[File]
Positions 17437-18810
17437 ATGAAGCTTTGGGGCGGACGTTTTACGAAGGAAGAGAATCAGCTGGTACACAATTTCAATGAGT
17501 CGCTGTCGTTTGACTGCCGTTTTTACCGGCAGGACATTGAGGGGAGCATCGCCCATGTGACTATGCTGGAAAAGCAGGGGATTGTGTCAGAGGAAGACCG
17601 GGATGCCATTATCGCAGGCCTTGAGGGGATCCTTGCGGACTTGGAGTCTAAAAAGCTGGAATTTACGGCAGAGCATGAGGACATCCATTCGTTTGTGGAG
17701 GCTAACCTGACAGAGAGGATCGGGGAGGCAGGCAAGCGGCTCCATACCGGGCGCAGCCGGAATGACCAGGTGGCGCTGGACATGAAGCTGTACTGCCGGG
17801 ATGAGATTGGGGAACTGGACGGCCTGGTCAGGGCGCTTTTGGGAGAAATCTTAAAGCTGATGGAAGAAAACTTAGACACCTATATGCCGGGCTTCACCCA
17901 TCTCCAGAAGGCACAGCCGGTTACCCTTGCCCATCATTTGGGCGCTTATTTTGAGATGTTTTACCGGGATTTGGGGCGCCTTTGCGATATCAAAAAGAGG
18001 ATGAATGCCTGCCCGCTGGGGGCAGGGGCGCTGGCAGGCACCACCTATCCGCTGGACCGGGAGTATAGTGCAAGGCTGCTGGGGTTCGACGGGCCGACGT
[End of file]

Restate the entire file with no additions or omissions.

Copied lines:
Positions 17437-18810
17437 ATGAAGCTTTGGGGCGGACGTTTTACGAAGGAAGAGAATCAGCTGGTACACAATTTCAATGAGT
17501 CGCTGTCGTTTGACTGCCGTTTTTACCGGCAGGACATTGAGGGGAGCATCGCCCATGTGACTATGCTGGAAAAGCAGGGGATTGTGTCAGAGGAAGACCG
17601 GGATGCCATTATCGCAGGCCTTGAGGGGATCCTTGCGGACTTGGAGTCTAAAAAGCTGGAATTTACGGCAGAGCATGAGGACATCCATTCGTTTGTGGAG
17701 GCTAACCTGACAGAGAGGATCGGGGAGGCAGGCAAGCGGCTCCATACCGGGCGCAGCCGGAATGACCAGGTGGCGCTGGACATGAAGCTGTACTGCCGGG
17801 ATGAGATTGGGGAACTGGACGGCCTGGTCAGGGCGCTTTTGGGAGAAATCTTAAAGCTGATGGAAGAAAACTTAGACACCTATATGCCGGGCTTCACCCA
17901 TCTCCAGAAGGCACAGCCGGTTACCCTTGCCCATCATTTGGGCGCTTATTTTGAGATGTTTTACCGGGATTTGGGGCGCCTTTGCGATATCAAAAAGAGG
18001 ATGAATGCCTGCCCGCTGGGGGCAGGGGCGCTGGCAGGCACCACCTATCCGCTGGACCGGGAGTATAGTGCAAGGCTGCTGGGGTTCGACGGGCCGACGT